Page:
The Internet is a way to experiment with who we are. Once that is lost and there is no anonymity, we will lose the canvas we have used to experiment and express our inner selves.

    1. kaffeen said, “…these companies are putting your life on display for anyone and everyone.”

      These companies are NOT doing that … YOU are!

  6. I wonder why there is not an open and decentralized social networking PROTOCOL?

    Seems to me there is real demand for this.

    Or maybe there is one, but it’s nowhere near enough critical mass to be interesting?

  7. No one will delete their account, even if it gets worse, without a better alternative. The question is, who is going to create ‘Fairbook’?

    1. No one will delete their account, even if it gets worse, without a better alternative.

      Then y’all deserve what y’all get.

      And quit bitching.

  8. I’ve deleted my account. I know many of my friends and family have as well. I can’t speak for others, but I suspect it is more than you would guess. I will say that some have probably castrated their accounts in some way, shape, or form (rather than just delete). Interestingly, it is not easy to delete your account either. I had to find this by digging through many irrelevant links. In addition, it takes 14 days. If you click on a friend or family link that is sent in an email or otherwise available and it happens to connect to Facebook, you get automatically reactivated. It is like the Hotel California, you can check out, but never leave.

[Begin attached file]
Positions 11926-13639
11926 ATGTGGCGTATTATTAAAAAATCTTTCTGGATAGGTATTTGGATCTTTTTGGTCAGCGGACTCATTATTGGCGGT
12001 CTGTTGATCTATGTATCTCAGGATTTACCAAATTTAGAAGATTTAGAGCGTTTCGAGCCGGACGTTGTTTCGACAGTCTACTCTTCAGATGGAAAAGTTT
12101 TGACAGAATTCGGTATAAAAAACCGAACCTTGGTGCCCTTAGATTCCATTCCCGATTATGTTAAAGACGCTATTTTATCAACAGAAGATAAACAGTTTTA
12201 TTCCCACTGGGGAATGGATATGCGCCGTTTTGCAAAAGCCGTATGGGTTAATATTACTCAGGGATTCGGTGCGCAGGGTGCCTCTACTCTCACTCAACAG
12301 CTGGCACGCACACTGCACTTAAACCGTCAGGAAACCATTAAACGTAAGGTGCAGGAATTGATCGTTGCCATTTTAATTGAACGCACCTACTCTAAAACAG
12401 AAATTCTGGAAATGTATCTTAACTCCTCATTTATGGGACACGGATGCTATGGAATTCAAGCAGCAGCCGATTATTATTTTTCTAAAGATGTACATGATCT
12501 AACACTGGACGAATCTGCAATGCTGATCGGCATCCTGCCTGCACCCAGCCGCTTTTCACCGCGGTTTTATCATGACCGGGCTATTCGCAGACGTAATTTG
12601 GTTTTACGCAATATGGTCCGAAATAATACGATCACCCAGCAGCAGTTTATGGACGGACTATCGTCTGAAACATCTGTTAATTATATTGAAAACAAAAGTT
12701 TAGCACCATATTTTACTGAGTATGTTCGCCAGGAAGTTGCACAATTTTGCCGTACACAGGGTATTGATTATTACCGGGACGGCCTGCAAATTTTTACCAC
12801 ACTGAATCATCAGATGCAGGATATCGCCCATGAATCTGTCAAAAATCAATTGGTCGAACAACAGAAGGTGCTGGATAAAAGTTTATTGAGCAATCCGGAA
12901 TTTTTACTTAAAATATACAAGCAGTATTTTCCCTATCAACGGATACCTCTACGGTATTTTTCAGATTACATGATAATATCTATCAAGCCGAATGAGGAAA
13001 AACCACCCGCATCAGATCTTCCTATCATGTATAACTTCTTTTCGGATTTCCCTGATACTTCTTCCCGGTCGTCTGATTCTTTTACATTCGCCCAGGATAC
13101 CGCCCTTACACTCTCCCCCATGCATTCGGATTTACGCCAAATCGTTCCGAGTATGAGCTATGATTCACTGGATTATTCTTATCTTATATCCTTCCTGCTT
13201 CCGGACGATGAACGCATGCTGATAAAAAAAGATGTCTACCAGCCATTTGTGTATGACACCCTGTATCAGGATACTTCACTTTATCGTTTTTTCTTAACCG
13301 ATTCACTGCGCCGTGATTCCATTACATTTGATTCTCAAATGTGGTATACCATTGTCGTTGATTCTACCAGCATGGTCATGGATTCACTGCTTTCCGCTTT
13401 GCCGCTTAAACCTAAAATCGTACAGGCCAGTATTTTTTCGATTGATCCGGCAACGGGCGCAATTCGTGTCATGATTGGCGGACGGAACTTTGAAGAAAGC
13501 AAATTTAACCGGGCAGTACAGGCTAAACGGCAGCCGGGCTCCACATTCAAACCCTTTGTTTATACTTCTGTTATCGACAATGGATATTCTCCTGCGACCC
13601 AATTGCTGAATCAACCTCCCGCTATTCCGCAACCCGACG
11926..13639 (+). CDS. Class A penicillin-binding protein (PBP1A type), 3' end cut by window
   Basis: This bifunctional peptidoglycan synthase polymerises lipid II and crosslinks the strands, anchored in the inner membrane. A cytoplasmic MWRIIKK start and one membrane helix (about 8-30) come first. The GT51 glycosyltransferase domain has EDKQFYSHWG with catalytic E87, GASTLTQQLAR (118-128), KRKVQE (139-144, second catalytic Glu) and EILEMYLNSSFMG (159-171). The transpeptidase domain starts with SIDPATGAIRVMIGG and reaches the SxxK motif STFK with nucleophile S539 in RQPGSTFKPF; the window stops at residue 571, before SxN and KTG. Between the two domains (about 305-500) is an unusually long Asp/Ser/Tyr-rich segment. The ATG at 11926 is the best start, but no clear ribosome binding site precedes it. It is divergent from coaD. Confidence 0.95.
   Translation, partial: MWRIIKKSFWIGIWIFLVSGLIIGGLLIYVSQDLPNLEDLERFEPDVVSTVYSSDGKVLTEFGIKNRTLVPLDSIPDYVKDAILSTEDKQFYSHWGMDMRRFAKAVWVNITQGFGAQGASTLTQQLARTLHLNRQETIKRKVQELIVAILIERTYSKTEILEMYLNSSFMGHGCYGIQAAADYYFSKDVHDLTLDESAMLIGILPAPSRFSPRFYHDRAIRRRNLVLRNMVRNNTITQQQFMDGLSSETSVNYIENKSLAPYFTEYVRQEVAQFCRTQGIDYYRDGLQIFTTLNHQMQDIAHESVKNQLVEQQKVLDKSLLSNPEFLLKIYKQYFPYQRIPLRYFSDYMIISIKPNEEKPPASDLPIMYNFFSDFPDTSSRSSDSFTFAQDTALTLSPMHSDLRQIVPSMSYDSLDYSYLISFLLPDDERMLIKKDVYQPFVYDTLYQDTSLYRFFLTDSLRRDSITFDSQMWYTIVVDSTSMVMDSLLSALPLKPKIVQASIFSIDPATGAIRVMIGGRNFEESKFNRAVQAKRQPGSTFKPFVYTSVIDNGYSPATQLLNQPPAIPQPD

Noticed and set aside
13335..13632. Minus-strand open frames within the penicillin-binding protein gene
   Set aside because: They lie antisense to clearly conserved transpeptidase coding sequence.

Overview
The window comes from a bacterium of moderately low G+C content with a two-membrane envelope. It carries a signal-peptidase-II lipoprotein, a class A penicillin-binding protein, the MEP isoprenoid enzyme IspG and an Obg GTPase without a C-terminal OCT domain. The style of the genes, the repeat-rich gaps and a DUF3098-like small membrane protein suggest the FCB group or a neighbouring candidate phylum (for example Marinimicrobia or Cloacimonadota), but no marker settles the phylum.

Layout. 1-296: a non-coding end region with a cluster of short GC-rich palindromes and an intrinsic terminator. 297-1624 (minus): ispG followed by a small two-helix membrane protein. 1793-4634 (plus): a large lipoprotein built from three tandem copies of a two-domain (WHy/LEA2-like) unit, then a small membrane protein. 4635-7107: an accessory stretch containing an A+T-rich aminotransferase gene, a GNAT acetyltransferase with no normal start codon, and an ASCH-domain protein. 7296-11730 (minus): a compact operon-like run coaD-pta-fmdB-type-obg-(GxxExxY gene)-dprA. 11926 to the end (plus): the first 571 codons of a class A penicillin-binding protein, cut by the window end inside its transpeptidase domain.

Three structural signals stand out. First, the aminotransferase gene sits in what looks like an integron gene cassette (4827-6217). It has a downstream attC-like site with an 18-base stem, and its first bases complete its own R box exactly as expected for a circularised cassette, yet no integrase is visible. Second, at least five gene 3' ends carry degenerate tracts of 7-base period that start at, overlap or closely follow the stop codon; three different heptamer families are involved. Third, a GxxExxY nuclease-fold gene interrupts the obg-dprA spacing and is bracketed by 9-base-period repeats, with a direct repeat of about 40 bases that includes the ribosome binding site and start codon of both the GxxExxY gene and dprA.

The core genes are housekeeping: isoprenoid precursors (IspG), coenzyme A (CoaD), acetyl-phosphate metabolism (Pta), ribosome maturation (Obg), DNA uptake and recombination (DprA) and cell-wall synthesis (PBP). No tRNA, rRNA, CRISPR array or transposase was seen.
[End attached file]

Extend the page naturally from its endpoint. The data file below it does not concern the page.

9. Surely the facebook giant heads consider brand erosion in their decision making process regarding privacy policy changes and what we are seeing are changes they consider to strike and acceptable balance. Maybe this is a generous assumption. What happens if the miss their target by even a little bit? Could they blow the whole thing up. Or put another way…what is the elasticity of user tolerance for this?

  10. This is why I don’t bother reading privacy policies. Want privacy? Then push for legislation or standards bodies to set up privacy standards. Otherwise, you’re leaving it up to the changing whims of a private entity. May as well treat everything you post online as if it had been written on postcards.